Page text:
Proportion of Non-users who are fecund and do not want a child in the next year that will uptake to subcutaneous 1-5% There is no available data to directly use for this parameter. The potential pool of non-users that would uptake SC are taken from the DHS. Among women not using, women who are fecund and do not want a child in the next year were considered to be potential users of SC. There is evidence that show fewer side effects of this method and more health providers able to administer is assumed to increase convenience. Khan et all predicted use of self-injectables assumed between 1 and 5% of non-users who intended to use injectables would convert to using self-injectables. Countries are given 1-5% based on their mCPR and injectables as share of the method mix. We constructed linear regressions for mCPR~InjectableShare, and the distance from the predicted line determines their new user uptake parameter. Countries with low injectable use relative to their predicted mCPR are given a higher percentage, as they are assumed to have more room to grow as SC is more like a new method than it is in places where IM injectables are already in high use. Khan, S. , Grady, B. and Tifft, S. (2015), Estimating demand for a new contraceptive method: Projections for the introduction of Sayana Press. International Journal of Gynecology & Obstetrics, 130: E21-E24. doi:10.1016/j.ijgo.2015.03.020
Increase in each of the above parameters when self-injection becomes fully available (partial bonus awarded during scale up) 1-3% Increase in each of the above parameters when self-injection becomes fully available (partial bonus awarded during scale up) 1-3% We assume that many of the benefits of SC (lower side effects, availability from lower level health care workers, increased availability due to all in one packaging) will be absorbed by the above three parameters.  This parameter accounts for the ease of use of self-injection (not having to return to the health center as often).   To determine a county’s default bonus, we look at the discontinuation (among all methods) because of inconvenience to use- since SI will then have more benefits of SC.  We award an additional bonus for countries with high injectable use per given level of mCPR, because while they are predicted to have fewer women uptake, there will be an extra bump in SI that was not seen in SC.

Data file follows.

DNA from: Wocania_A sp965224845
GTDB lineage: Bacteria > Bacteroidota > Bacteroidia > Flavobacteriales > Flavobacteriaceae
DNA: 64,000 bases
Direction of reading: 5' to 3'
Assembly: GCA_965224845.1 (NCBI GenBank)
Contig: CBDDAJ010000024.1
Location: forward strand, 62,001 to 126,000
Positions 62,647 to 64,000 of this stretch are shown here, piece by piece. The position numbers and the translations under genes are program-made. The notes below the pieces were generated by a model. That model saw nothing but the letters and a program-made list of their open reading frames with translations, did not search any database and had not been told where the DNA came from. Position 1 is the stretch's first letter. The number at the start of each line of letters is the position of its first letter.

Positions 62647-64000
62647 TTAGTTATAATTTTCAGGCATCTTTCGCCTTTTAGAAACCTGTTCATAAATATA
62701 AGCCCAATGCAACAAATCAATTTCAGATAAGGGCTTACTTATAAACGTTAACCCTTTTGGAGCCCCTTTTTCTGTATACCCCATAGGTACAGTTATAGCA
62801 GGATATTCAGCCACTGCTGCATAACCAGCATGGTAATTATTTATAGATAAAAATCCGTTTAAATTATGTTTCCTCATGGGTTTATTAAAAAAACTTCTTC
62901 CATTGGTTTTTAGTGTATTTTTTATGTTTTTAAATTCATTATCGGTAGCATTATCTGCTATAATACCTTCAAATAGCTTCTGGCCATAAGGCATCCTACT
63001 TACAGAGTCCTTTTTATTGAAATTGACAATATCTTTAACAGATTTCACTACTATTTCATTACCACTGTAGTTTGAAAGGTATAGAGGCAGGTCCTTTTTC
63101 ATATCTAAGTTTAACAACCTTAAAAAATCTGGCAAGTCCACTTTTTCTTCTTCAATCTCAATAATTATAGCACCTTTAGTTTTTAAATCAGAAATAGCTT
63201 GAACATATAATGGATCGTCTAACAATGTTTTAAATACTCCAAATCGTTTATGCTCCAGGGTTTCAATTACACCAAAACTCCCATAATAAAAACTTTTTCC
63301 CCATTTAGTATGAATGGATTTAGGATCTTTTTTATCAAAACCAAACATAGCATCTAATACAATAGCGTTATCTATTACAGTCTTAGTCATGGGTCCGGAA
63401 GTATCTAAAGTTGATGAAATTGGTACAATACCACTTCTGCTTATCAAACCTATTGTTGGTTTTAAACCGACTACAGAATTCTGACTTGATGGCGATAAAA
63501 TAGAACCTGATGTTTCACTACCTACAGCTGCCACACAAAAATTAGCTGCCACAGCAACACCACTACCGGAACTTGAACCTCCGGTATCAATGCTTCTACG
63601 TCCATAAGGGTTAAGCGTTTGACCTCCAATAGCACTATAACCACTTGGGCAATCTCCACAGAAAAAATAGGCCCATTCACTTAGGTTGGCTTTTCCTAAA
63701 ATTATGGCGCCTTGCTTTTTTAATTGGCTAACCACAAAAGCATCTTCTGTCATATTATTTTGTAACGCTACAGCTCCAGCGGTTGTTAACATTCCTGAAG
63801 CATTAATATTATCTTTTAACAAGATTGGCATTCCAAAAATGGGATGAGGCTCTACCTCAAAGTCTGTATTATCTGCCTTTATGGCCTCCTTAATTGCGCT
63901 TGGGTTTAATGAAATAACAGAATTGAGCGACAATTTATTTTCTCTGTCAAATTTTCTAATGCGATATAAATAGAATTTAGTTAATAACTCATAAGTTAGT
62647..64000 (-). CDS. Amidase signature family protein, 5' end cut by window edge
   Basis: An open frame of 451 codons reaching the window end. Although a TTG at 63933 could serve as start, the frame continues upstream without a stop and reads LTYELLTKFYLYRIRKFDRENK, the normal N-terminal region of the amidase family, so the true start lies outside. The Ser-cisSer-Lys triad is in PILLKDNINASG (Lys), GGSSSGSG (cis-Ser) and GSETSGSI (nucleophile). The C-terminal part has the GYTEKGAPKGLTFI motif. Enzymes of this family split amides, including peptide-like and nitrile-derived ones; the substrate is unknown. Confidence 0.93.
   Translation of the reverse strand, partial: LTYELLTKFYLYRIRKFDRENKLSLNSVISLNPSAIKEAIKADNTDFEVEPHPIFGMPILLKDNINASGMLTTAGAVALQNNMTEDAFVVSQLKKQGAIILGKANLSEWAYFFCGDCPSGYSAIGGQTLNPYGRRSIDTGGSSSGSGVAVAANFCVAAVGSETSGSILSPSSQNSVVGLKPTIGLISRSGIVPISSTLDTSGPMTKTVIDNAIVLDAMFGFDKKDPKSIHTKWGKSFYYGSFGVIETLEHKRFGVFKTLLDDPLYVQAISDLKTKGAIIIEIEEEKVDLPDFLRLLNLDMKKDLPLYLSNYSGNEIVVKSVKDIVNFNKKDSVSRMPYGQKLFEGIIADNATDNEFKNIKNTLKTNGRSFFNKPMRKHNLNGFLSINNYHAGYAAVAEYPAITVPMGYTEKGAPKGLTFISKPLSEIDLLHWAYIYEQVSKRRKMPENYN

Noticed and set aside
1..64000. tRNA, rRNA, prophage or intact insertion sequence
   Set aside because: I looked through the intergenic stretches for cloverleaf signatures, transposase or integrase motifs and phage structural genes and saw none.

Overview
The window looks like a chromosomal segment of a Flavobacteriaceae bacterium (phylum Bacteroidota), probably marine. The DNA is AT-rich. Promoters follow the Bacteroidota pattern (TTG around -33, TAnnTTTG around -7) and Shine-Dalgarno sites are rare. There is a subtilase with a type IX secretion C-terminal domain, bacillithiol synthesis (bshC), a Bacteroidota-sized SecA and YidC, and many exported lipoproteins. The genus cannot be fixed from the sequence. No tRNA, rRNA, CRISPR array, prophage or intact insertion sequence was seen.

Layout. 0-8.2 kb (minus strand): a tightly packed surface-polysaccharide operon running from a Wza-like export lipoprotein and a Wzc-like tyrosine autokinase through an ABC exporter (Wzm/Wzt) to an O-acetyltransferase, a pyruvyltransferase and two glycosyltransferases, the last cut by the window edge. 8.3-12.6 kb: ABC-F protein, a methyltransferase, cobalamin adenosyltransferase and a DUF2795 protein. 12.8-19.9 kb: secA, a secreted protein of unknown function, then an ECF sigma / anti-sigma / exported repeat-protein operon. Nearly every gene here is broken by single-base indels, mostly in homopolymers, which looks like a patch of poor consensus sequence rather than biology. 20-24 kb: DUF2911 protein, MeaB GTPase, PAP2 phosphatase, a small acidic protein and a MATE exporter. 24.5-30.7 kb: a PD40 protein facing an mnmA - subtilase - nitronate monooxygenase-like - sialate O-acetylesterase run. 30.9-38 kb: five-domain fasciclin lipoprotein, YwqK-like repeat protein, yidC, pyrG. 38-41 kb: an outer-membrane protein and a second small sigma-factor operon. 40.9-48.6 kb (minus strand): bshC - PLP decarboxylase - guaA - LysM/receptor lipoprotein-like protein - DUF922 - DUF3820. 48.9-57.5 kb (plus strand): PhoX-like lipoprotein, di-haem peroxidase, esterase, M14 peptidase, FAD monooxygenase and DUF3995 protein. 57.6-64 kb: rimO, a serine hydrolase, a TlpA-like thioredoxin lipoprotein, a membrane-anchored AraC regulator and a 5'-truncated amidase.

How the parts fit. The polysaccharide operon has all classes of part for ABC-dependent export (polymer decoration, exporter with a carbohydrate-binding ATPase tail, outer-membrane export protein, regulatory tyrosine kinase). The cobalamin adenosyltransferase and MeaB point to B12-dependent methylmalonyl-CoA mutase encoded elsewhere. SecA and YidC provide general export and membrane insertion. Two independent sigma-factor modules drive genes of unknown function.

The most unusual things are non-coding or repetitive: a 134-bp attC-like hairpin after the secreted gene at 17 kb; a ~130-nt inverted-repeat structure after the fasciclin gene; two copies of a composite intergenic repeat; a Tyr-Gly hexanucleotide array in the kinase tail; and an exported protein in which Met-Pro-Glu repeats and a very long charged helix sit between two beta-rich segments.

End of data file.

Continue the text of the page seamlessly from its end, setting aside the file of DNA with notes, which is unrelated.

Maximum share of subcutaneous injectables that will be self-injected 40% We do not believe that all subcutaneous users will self-inject.  First doses will generally be provider administered, and women may be comfortable receiving an injectable from a provider, but not injecting themselves.  The 40% default is an estimate based on conversations with PATH’s self-injectable team.
Year subcutaneous is at full scale 2019-2030 Users choose the year that subcutaneous injectables are out of the pilot stage and fully available.  A few countries have years provided by PATH, all other countries we set at 2022 for illustrative purposes.  
Year self-injection reaches maximum 2019-2030 Users choose the year when self-inject reaches a maximum level.  The pathway to SI availability in countries usually starts with SC. Many countries make subcutaneous injectables from providers available earlier than self-injectables.  We assume a linear scale up between the year SC become available and SI is at the maximum level.  A few countries have years provided by PATH, all other countries we set at 2025 for illustrative purposes.  
Additional model assumptions